• college university reunion dinner tomorrow night. 
  • take bags of clothes to the Salvos.
  • get some sleep. 
  • do a bit of work. 
Have a lovely weekend.   If you want to see what I cook I will try to remember to post it on Instagram

Thursday, August 9, 2012


(at bedtime)

P (five year old): can I stay in this house forever?

Me:  Of course, how long did you have in mind?

P:    Until I am all grown up and me and Immy (big sister) have fallen in love with different people and we all live here together.  Me, Immy, the person I love and the person she loves.

Me:  What about mummy and daddy?

P:     You'll be dead won't you?

Me:   I bloody hope not.  (Note: bloody is not a swear word in our house as it is authentic Australian slang).

P:     (looks puzzled)

Me:   For example - look at Heddy, your grandmother. She is my mummy and she is still alive and I am grown up aren't I?

P:     Yes.

Me:   So there you go, when you are grown up, I should be alive too.

P:     Why do people die?

Me:  All living creatures have to die sometime. Sometimes they get sick, sometimes they just get old. The trick is to make sure you fit lots of life into the space between being born and dying.

P:    When will the Queen die?

Me:  I don't know for sure.  She is pretty old though. Over 80.

P:     Why isn't the Queen in the Lympics?  It's in her country.

Me:  I think she might be a bit old for running and swimming.

P:     It will be good when she dies.  There will be no one to boss us around anymore.

Me:   Not sure about that.  Prince Charles will become King Charles and unless we become a republic he will be our head of state.  Last time I looked he was pretty bossy.  About organic things. And architecture.  And the youth of today.

P:   What's a head of state?

Me: Never mind. (Note to self: need to better explain way constitutional monarchy works to children).

P:    I don't want you to die.  Or go to work tomorrow. Or leave me.  Ever.

Ever since I was diagnosed with cancer, something has been worrying P.   I know that this is an obvious thing to say, but I am constantly looking for signs that the fear he must have had to begin with is going away, at least a little.  After all, it has been almost two years now.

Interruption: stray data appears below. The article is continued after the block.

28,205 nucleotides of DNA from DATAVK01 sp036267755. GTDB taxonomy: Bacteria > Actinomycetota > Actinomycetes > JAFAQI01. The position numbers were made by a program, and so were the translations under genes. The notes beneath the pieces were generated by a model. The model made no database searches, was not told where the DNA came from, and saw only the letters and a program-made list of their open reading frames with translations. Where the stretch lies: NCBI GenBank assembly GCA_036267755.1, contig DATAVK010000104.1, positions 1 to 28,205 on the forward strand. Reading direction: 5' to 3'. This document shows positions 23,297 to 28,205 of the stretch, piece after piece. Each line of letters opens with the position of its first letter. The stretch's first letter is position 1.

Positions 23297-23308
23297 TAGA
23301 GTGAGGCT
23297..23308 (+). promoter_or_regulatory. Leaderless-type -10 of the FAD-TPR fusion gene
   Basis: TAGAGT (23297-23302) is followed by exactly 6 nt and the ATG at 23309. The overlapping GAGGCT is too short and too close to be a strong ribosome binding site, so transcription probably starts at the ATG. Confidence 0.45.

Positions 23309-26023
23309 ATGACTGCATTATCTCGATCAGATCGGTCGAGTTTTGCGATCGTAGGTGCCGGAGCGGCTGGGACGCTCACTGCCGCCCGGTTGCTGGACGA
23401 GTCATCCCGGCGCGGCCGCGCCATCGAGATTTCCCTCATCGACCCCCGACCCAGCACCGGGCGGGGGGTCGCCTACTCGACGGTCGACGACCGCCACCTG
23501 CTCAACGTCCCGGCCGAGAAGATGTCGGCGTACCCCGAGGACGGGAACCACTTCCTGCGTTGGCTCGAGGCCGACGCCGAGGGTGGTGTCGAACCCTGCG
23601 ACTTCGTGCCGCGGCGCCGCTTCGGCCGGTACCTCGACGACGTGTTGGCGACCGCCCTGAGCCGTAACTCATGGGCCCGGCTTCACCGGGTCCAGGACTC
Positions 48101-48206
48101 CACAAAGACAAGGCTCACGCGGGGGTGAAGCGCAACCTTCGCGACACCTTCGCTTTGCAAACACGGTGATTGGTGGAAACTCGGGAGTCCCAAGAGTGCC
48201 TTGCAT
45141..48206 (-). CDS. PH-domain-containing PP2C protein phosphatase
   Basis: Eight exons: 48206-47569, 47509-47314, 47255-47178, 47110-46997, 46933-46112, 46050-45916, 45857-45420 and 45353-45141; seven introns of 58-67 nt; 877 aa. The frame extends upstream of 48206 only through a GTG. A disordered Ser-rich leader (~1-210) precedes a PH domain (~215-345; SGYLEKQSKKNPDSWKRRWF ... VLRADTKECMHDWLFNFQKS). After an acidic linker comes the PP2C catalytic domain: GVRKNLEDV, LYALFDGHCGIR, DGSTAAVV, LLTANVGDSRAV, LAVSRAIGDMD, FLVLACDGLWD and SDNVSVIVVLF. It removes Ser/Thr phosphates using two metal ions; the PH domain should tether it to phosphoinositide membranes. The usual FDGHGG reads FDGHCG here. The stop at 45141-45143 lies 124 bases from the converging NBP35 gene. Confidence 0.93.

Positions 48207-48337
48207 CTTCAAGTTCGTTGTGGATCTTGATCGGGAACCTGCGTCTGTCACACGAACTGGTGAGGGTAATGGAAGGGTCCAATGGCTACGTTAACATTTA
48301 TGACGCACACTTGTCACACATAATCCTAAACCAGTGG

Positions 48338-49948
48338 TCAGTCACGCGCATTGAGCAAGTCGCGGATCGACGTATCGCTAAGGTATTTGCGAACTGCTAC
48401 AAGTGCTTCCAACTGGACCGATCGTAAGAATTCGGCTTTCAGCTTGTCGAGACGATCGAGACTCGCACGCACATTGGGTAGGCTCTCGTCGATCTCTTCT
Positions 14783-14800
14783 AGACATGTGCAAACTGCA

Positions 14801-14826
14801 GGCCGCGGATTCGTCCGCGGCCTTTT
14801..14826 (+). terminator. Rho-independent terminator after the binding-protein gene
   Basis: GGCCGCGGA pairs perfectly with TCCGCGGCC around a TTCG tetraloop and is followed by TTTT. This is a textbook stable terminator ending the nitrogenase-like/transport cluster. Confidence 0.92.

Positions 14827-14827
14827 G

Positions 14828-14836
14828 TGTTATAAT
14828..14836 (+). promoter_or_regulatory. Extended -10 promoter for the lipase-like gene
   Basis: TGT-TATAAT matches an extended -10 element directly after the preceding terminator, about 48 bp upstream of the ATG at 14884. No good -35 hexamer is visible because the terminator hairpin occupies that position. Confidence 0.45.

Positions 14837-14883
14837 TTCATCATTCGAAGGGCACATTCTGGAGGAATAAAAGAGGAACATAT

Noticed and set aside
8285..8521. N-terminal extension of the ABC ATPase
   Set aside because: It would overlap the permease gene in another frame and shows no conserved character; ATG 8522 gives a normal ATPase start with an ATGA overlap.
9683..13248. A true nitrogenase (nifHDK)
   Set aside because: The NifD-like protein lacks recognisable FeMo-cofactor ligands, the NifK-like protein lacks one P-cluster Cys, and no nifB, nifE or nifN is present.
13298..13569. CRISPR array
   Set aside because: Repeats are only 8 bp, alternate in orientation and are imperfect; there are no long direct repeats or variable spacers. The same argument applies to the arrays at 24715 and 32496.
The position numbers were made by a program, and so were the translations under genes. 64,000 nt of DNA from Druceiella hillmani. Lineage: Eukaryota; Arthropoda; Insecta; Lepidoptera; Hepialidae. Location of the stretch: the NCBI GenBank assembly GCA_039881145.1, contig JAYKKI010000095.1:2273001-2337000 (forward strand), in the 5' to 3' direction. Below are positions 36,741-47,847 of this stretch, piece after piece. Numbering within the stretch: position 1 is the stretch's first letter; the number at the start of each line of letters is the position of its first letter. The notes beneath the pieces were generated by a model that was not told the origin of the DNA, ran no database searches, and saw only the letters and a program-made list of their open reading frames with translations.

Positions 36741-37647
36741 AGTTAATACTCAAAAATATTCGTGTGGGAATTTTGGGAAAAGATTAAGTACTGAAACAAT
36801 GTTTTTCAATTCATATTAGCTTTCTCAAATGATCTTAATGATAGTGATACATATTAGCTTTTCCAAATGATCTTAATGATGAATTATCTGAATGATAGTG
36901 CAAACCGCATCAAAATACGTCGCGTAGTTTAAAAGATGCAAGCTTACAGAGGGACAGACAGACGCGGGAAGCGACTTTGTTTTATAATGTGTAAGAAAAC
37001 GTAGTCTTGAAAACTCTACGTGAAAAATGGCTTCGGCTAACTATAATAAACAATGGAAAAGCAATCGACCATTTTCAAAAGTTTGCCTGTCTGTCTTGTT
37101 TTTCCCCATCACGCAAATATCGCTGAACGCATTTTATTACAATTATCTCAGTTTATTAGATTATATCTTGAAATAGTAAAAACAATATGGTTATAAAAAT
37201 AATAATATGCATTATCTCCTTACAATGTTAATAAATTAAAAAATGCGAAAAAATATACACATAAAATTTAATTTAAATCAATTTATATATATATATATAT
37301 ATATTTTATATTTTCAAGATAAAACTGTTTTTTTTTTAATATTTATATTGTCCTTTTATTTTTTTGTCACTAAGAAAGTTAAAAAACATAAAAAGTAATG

In my lawyerly way I tried to pin his worry down to something specific, which I would then try to minimise or alleviate.  Was it losing my hair, vanishing to hospital for days on end, talking about my sore shoulder, being tired, being a bit sick or being unable to lift him properly anymore?   I have never lied to him about my diagnosis, and used my best efforts to explain bad cells and good cells and chemo to him.  I was always pretty vague about the surgery I had, simply because it was such an assault to my body that I really don't think he should be exposed to that at such a young age.

Of course that was just way too complicated an approach. 

He is five.  He doesn't care about any of that stuff.  He couldn't care less about my hair or my surgery or my blood counts or my bone scans or my fear of recurrence.

He just wants me to be alive.   Sometimes the simple obvious answer is in fact the correct answer. 

I understand clearly now that he is in contact with a visceral fear of abandonment or loss in a way that I certainly was not at his age.  I don't think I even thought about death once until I was a moody 12 year old listening to A Forest by the Cure (thank you Robert Smith for giving me some great black clothes wearing/goth/moping around teenage years. You were just the backdrop I needed).  Here's another one to mope to:

On a lighter note, we have been building up quite a collection of ecologically sound bedtime reading, ranging from this classic:

I love the Lorax still, complete with the Truffala trees and Thneeds.   It is compulsory reading for all children.  And I know a new Lorax was released last year, but you can also watch the original animated film on YouTube, here it is below.

To this:

Wouldn't this make great wallpaper?  Just as I knew nothing of death at 5, I also new nothing of climate change\recycling\ endangered animals, all topics my children are Full Bottle on.

This book is about a forest which was chopped down and a city which smothers everything with its smoke,  but has a happy ending.  

Don't you just love a happy ending? I do.   Although I now have a major hankering for the Cure. Time to get Faith out again. 

Thursday, July 26, 2012

Where I Work

(no, not here, this is an undemolished house around the corner from home) 

If had been sitting in my current office working away as a solicitor in 1935 (most unlikely given my gender) this is what my building would have looked like:

The National Trust has just released an app which tracks demolished buildings of Melbourne.  Like every city, there are many, although we demolished maybe more enthusiastically than others.  Save for the English of course.  Bill Bryson points out in his book At Home that literally thousands of magical country homes were demolished in the middle of the last century, a sad fact now the subject of a site which Lisa pointed me to in a recent post.